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Ron Paul has not been the only libertarian making a concerted effort to sell progressives on the idea that their economic goals can be met through nonstatist means. In the rarefied world of academic philosophy, a group of libertarian political thinkers operating under the rubric “bleeding heart libertarians” has been toiling on the same project.
While most bleeding heart libertarians seem reluctant to embrace or support Ron Paul specifically, they are fighting for the same mental ground as Paul, on a distinctly nonpolitical battlefield. John Tomasi, a bleeding heart libertarian who teaches political science at Brown University, recently published Free Market Fairness (Princeton University Press), which argues that modern liberals who want to maximize the well-being of the poor should embrace free markets more than they do. Tomasi preaches to the left that respect for economic liberties is a key part of respecting individual autonomy and that a properly freed market generates enough wealth to benefit the least well off. Paul, in his more folksy and Constitution-anchored style, has been saying largely the same thing.
Robin Koerner, a Brit who launched the “Blue Republican” idea in a Huffington Post column, suggests that libertarians offer progressives who “believe we will all die” without the Food and Drug Administration (FDA) and the Environmental Protection Agency (EPA) a deal like this: “OK, but how about we agree we will have that argument in a world where we still have a Bill of Rights and don’t kill people as a default international relations tool? Where we don’t have crony corporate capitalism? Can we agree if we got there, you as someone who leans left will have a world so much more like you want and I as a classical liberal will have a world so much more like I want, and in that world let’s argue about the EPA and FDA.”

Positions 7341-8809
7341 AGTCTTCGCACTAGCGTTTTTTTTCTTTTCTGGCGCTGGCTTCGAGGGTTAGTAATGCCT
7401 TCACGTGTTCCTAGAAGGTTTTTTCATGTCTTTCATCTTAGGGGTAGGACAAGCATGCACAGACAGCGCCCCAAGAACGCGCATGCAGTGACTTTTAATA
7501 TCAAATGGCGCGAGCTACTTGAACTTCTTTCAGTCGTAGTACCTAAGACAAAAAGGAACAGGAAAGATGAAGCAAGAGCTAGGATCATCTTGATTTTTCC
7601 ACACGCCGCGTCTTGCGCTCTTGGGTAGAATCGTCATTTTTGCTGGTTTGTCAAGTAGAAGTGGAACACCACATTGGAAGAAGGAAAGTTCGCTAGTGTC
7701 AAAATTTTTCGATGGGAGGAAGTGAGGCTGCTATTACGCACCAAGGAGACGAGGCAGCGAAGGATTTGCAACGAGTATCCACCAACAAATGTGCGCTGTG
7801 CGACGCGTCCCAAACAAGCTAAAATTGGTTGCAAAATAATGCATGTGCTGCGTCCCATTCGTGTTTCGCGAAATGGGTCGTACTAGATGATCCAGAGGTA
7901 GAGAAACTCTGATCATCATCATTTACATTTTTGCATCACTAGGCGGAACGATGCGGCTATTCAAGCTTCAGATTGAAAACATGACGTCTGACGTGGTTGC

Despite the common ground Paul has unearthed between libertarianism and the left, the Paul political machine has linked itself to the Republican Party for two election cycles now. His intended political heir, Sen. Rand Paul (R-Ky.), endorsed Mitt Romney for president in June, when many of his father’s fans still believed Ron Paul still had a distant shot at the nomination. Progressives are not likely to get into bed with the modern GOP, no matter how simpatico a particular Republican seems.
Did inertia and partisan stubbornness keep progressives from embracing a promising champion of their cause? Or do they care more about abortion and income redistribution than the war and civil liberties issues they emphasized during the presidency of George W. Bush? Either way, it’s too late now. Paul is on the verge of retirement with no obvious successor. Progressives probably won’t see his like again anytime soon.